Just yesterday I was huffing and puffing on a walk with my husband and my dog. As the walk got increasingly painful, especially in my back, my breathing became labored. Timing is everything, right? It was then that my husband decided to go over the pros and cons of a kidney transplant. He is my possible donor so it has as much to do with him as it does me. He is in the medical field, so I trust his analysis of my situation and he knows my medical history better than most, even myself at times.
Going into this surgery, I know that my chances of getting cancer again is a likely possibility. I’m not sure if it was the pain in my back from the long 2 miles or the “face your ultimate fear of cancer yet again,” conversation, but I was hyperventilating and gasping for breath. I wasn’t scared, but I wasn’t moving forward any more. My husband told me to sit on the curb and calm myself so I could breathe better. I did. He tried his best to console me through the fear, even though I told him it wasn’t the conversation that had me on the ground. Or was it?
My whole life it has been “Lara is too weak. Lara can’t do that, or go that fast or that far.” My whole life is a list of can’t dos or do at your own risks. It is enough to drive me completely mad and out of mind. My husband offered to run home, jump in the car and drive me the rest of the way home. “Toughen up,” I told myself over and over again. There was nothing physically wrong with me. I was just having a panic attack of some sort. – nothing a little rest couldn’t fix.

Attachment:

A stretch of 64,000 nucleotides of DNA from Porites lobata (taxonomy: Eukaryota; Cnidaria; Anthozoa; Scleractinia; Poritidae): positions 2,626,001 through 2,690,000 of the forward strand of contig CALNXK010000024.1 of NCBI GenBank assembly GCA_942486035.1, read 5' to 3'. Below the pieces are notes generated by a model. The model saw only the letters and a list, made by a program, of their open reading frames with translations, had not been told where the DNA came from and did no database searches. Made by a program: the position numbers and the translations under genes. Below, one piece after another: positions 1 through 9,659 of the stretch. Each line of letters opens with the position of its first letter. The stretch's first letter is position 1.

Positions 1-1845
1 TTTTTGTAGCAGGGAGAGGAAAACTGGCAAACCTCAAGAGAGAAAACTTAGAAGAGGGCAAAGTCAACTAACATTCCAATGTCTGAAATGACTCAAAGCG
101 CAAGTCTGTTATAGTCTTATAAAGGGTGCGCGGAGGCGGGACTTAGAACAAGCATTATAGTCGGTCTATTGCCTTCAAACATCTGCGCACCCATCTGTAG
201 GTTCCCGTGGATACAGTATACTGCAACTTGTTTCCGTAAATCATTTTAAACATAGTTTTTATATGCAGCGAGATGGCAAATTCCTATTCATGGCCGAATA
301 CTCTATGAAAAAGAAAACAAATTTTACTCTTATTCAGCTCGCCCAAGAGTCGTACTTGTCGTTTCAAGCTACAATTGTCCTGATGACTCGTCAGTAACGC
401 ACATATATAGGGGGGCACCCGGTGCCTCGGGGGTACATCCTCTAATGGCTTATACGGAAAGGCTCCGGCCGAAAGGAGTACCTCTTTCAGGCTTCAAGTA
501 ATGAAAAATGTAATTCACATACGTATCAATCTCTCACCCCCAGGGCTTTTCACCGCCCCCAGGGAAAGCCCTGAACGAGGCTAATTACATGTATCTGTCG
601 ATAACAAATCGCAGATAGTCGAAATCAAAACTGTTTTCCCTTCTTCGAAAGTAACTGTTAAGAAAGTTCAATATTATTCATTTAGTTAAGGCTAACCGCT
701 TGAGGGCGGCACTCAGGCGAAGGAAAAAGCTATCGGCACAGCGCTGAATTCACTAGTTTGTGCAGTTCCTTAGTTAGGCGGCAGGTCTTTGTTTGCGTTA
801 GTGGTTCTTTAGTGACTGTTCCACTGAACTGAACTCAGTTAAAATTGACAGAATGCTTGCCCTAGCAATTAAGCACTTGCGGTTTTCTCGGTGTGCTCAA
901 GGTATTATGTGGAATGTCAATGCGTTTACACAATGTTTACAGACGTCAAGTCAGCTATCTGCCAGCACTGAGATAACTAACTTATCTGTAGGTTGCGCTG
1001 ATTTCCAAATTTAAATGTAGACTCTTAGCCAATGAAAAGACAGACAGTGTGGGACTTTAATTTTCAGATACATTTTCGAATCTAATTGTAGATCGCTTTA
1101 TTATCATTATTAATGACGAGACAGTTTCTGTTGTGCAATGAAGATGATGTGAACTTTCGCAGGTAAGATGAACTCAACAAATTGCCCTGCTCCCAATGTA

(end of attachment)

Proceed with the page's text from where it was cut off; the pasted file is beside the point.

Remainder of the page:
My husband offered several more times to run home and get the car, but I kept hearing the words, “toughen up.” I did, but only after a good hard cry. It only lasted about 2-3 minutes, but it felt like all the pent up feelings, whatever they were, had been washed away. After a few minutes of reassurance, my husband pulled me back up onto my feet and helped me walk the rest of the way home.
With some help, I did the hard thing. I am better for it -tougher.There are difficult things coming my way. I need to be ready for them. A successful transplant isn’t for the faint of heart. I know that. I know a lot of things now that are difficult to put into words. But I have to say, nothing felt better than hearing my husband say, “I am proud of you.” I was proud of myself, too. I have a lot of walking to do, and a lot of fear to face. But I am not alone. I know that.